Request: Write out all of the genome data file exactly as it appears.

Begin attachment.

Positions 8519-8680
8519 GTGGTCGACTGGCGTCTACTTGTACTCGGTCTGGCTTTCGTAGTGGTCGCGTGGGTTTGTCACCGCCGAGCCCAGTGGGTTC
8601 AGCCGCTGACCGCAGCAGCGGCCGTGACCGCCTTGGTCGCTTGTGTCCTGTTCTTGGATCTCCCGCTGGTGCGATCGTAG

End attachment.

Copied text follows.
Positions 8519-8680
8519 GTGGTCGACTGGCGTCTACTTGTACTCGGTCTGGCTTTCGTAGTGGTCGCGTGGGTTTGTCACCGCCGAGCCCAGTGGGTTC
8601 AGCCGCTGACCGCAGCAGCGGCCGTGACCGCCTTGGTCGCTTGTGTCCTGTTCTTGGATCTCCCGCTGGTGCGATCGTAG